Anatomy of the Shoulder

by James Pickering, PhD

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    In this lecture, we’re going to look at the shoulder region specifically the axio-appendicular and the scapulohumeral muscles. So we are going to look at the shoulder joint and its range of movement and specifically have the muscles enable the shoulder to move, the anterior and posterior axio-appendicular muscles. We then look at the scapulohumeral muscles and how some of these form the rotator cuff coming from the scapula to the humerus. We'll then look at the functional anatomy of these with their origin, insertion and the movements that they can allow the shoulder to perform. So the anterior axio-appendicular muscles. What do I mean by axio-appendicular muscles? Well these are muscles that run from the axial skeleton to the appendicular skeleton. So they run from the axial skeleton, the sternum, the ribs, the vertebral column to the appendicular skeleton which in this case is the upper limb, the superior appendicular skeleton, the clavicle, the scapula, the humerus. And here we can see the anterior muscles we have a whole series of them. We have pectoralis major, we can see here. We have pectoralis minor, we can see here. We have got subclavius, we can see here and also we have got serratus anterior. We will come back to that later on. What we can see is the pectoralis major muscle has a number of heads, really it has got two heads. It has got clavicular head where its coming from the clavicle. But the axio- appendicular parts of it, is where it's coming from the sternum and the costal margins of the ribs. We can see this muscle, this fan shape muscle, is running down towards the shaft of the humerus and we will see where it attaches on the shaft of the humerus just within the intertubercular sulcus....

    About the Lecture

    The lecture Anatomy of the Shoulder by James Pickering, PhD is from the course Upper Limb Anatomy. It contains the following chapters:

    • Anterior axio-appendicular muscles
    • Posterior axio-appendicular muscles
    • Scapulohumeral muscles

    Quiz for lecture

    Test your knowledge with our quiz for lecture Anatomy of the Shoulder.

    1. Trapezius only attaches to the scapula and the vertebral column
    2. Rhomboid minor is anatomically located superior to rhomboid major
    3. Latissimus dorsi attaches to the intertubercular (bicipital) groove of the humerus
    4. Levator scapulae attaches to the superior border of the scapula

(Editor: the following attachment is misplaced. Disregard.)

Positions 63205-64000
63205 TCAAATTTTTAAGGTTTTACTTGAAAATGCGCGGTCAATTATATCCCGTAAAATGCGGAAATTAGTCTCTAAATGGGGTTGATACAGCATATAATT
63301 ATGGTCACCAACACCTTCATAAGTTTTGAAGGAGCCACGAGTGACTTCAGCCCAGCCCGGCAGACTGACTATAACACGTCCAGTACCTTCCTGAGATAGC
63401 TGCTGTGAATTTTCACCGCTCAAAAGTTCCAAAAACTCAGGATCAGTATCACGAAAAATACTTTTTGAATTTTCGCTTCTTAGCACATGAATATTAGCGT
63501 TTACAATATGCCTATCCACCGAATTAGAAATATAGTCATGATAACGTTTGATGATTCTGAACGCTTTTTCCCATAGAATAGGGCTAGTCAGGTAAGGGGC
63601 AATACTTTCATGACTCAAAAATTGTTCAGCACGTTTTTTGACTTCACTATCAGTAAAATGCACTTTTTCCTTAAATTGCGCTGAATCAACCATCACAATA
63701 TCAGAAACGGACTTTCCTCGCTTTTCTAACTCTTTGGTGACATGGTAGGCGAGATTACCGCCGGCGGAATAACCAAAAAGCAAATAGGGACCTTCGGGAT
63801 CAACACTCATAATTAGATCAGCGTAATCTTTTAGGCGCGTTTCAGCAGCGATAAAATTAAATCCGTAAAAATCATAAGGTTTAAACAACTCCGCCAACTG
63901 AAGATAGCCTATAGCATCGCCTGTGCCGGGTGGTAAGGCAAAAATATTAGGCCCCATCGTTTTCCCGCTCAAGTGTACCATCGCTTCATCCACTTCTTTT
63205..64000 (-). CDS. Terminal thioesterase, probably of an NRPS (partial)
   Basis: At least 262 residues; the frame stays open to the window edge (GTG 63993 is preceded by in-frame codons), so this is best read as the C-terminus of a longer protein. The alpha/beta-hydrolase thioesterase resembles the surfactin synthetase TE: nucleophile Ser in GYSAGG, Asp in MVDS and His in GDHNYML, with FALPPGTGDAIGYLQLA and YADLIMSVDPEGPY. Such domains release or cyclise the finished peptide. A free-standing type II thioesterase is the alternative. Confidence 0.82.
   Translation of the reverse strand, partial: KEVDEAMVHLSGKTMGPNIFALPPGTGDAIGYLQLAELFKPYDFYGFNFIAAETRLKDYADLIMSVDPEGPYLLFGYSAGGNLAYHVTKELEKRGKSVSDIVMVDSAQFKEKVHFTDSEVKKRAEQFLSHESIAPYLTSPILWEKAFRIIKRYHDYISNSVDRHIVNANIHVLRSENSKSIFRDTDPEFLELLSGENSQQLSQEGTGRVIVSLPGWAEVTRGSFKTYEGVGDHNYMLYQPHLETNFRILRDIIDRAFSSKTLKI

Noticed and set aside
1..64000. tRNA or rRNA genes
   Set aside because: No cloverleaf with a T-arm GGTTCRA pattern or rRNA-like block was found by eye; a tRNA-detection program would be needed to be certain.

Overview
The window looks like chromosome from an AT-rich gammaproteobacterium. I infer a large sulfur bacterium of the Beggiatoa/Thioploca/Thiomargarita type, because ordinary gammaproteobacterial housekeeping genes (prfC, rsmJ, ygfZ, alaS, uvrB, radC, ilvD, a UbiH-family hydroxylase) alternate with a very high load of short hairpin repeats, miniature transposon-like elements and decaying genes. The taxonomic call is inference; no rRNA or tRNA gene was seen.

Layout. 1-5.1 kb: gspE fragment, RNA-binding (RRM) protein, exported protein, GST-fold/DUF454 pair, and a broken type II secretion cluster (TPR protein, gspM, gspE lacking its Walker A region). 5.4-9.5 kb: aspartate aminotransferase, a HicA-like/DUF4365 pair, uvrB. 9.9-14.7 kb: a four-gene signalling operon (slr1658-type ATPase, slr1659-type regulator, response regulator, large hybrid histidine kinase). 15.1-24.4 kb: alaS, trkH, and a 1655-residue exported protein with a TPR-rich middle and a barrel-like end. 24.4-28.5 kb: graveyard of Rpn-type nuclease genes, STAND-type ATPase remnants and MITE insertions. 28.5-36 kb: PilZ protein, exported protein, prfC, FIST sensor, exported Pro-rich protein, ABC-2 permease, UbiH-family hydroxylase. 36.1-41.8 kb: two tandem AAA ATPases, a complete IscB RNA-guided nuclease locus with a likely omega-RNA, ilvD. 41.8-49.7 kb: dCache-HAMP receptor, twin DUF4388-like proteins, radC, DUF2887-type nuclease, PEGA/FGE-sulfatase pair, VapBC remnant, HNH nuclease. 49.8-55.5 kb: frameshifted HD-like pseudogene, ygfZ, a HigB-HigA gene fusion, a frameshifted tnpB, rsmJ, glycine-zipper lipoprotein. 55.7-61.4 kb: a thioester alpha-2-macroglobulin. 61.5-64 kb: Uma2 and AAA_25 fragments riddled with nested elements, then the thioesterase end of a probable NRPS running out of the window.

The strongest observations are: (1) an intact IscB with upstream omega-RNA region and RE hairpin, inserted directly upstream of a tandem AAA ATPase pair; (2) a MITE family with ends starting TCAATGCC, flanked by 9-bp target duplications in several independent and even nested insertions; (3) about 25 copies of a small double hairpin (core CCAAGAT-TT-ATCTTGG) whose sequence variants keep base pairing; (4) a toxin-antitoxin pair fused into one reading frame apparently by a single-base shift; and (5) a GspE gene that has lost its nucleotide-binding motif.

5. Rhomboid major and minor attach to the medial border of the scapula
    1. Protraction of the scapula is achieved by serratus anterior and the middle fibres of trapezius
    2. Elevation of the scapula is achieved by levator scapula and the superior fibres of trapezius
    3. Depression of the scapula is achieved by the inferior fibres of trapezius
    4. Retraction of the scapula is achieved by the middle fibres of trapezius and the rhomboids
    5. Lateral rotation of the scapula is achieved by both the superior and inferior fibres of trapezius
    1. Latissimus dorsi
    2. a. Teres minor
    3. Supraspinatus
    4. Infraspinatus
    5. Subscapularis
    1. Teres Major
    2. Long head of biceps
    3. Teres Minor
    4. Shaft of the humerus
    5. Long head of the triceps brachii
    1. Axillary
    2. Long thoracic
    3. Radial
    4. Nerve to subclavius
    5. Musculocutaneous
    1. The deltoid muscle is innervated by the accessory nerve
    2. Its principle movement is abduction of the humerus at the glenohumeral joint
    3. Its anterior fibres are involved in flexion of the humerus at the glenohumeral joint
    4. Its posterior fibres are involved in extension of the humerus at the glenohumeral joint
    5. The deltoid tuberosity is located on the lateral aspect of the proximal third of the humerus
    1. Serratus anterior is involved in retraction of the scapula
    2. Pectoralis major is involved in adduction, flexion and medial rotation of the humerus
    3. Pectoralis minor is innervated by the medial pectoral nerve
    4. Pectoralis major has two sites of attachment on the rib cage
    5. Serratus anterior is innervated by the long thoracic nerve

    Author of lecture Anatomy of the Shoulder

     James Pickering, PhD

    James Pickering, PhD

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